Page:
Subscribe / Unsubscribe Enewsletters | Login | Register

Pencil Banner

Introducing Contacts

Christopher Breen | May 3, 2013
In weeks past we've talked about configuring the Mail and Calendar applications. Without the third leg of this personal information trio--Contacts--using the first two could be a lonely proposition. In this lesson we'll look at the cans and can'ts of Contacts.

The power behind headings

Some features are so delightful to discover that I almost feel like I'm spoiling the surprise by pointing them out to you. So I'll be a bit vague here, and you can find out for yourself.

When you click a heading--Home, Work, Mobile, or the like--a menu will appear with a list of helpful commands related directly to the kind of information found in that field. For example, if you click Work in a phone field, you'll see Show in Large Type (great for seeing phone numbers from across the room), Send Message, and FaceTime. Click other headings and see what you can find. (Hint: Need to map a contact's street address? You're in luck.)

Creating groups and smart groups

As I mentioned, Contacts has singular advantages over "real" address books. One is that you can create groups of contacts--your business associates, friends, family, bowling teammates, and political action committee members. To create a group, choose File > New Group (<Shift>-<Command>-N) and name your group. That group appears in the group pane.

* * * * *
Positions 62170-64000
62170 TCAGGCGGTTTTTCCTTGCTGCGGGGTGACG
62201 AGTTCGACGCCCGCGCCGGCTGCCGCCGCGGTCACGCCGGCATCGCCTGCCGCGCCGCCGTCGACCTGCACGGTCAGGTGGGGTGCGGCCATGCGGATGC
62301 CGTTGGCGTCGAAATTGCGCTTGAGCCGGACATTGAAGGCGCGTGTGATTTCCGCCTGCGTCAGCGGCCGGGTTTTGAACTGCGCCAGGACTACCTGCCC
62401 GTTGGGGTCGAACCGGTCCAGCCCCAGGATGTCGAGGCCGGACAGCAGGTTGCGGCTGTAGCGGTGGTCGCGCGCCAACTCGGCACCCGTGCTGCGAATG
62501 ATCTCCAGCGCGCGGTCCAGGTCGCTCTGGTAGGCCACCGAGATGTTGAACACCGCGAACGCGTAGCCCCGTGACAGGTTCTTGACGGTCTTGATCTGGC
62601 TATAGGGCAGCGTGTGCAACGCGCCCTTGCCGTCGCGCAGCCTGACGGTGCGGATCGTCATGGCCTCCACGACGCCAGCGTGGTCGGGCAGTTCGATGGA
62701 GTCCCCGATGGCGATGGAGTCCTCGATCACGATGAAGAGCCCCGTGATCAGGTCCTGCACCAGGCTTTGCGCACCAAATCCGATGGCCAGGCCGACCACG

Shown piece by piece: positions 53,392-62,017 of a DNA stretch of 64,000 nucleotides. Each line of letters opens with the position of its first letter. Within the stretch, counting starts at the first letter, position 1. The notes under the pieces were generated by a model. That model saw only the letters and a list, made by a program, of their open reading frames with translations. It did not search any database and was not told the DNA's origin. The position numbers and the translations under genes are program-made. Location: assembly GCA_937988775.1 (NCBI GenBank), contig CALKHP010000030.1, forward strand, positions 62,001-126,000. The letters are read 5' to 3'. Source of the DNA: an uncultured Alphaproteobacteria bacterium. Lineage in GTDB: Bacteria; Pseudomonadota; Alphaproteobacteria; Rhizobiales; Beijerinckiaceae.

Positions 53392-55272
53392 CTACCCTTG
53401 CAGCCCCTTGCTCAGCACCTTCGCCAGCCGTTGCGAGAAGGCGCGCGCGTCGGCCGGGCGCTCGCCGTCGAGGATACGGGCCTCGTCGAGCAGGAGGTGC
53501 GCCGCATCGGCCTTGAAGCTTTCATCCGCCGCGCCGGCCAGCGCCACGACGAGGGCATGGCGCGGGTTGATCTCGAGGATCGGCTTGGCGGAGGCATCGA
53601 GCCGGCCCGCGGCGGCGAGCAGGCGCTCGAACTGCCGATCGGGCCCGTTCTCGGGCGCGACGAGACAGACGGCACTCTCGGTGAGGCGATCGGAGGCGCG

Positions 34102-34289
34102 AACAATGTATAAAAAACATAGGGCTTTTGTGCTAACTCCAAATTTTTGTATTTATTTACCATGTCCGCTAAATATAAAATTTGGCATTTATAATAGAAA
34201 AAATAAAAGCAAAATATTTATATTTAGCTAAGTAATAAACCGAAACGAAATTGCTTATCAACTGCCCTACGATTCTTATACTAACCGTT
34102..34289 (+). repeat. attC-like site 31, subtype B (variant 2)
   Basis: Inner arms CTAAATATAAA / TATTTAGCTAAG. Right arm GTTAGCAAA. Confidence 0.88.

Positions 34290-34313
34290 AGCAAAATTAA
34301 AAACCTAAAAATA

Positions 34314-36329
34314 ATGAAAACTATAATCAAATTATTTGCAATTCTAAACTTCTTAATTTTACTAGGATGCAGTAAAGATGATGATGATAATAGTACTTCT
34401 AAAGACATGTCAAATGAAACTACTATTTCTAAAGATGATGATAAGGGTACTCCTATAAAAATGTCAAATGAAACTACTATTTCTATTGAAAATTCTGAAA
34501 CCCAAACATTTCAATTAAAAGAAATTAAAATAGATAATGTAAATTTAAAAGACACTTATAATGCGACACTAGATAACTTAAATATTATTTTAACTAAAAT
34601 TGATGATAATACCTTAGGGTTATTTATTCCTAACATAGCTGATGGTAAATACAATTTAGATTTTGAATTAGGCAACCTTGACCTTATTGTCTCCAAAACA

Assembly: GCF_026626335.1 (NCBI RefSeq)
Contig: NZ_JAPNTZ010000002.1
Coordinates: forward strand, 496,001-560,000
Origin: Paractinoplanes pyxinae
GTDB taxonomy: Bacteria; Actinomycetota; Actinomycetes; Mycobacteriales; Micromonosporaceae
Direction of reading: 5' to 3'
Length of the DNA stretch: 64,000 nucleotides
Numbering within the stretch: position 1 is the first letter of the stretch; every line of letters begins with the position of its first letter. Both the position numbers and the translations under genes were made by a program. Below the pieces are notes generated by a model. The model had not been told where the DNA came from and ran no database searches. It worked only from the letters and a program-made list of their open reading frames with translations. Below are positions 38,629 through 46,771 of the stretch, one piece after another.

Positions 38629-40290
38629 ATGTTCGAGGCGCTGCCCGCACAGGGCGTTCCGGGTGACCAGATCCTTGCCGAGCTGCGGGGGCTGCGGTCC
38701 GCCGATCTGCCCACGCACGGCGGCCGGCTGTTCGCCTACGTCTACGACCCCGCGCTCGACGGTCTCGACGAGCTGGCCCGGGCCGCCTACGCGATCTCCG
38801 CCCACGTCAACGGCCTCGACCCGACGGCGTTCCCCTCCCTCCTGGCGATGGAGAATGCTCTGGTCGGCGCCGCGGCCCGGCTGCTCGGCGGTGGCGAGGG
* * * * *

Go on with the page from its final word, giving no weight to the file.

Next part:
To add members to your group, just select All Contacts, select the contacts you want to add to the group, and drag them in. They'll continue to appear in All Contacts because, well, it includes all of your contacts. But they'll also appear in the group. Should you delete someone from a group--because your sloshball team's third baseman has concentrated on the slosh to the exclusion of the ball--that person remains in your All Contacts list. Delete them from All Contacts, and they're truly gone.

Back in our Fall term, I described the workings of Smart Folders in the Finder. Contacts has its own smart technology, called Smart Groups. And the idea is similar. You set up a condition (or series of conditions) to gang together contacts that meet those conditions.

Let's say you want to have a group that includes those people who live nearby. You could do this in a couple of ways.

Choose File > New Smart Group (<Command>-<Option>-N). In the sheet that appears, enter 'Nearby' in the name field. Click the first pop-up menu, and choose Zip. Configure the next pop-up menu to read Is, and then, in the field to the right, enter your zip code. Click OK, and a Nearby smart group will appear that contains contacts who live within your postal code.

You can do something similar with your phone number. In this case enter Phone Begins With and then enter your local area code. The only hitch here is that you're searching an area broader than a postal code. Also, some people's mobile phones use an area code that differs from the code currently assigned to where they live.


Previous Page  1  2  3  4  5  Next Page 

Sign up for CIO Asia eNewsletters.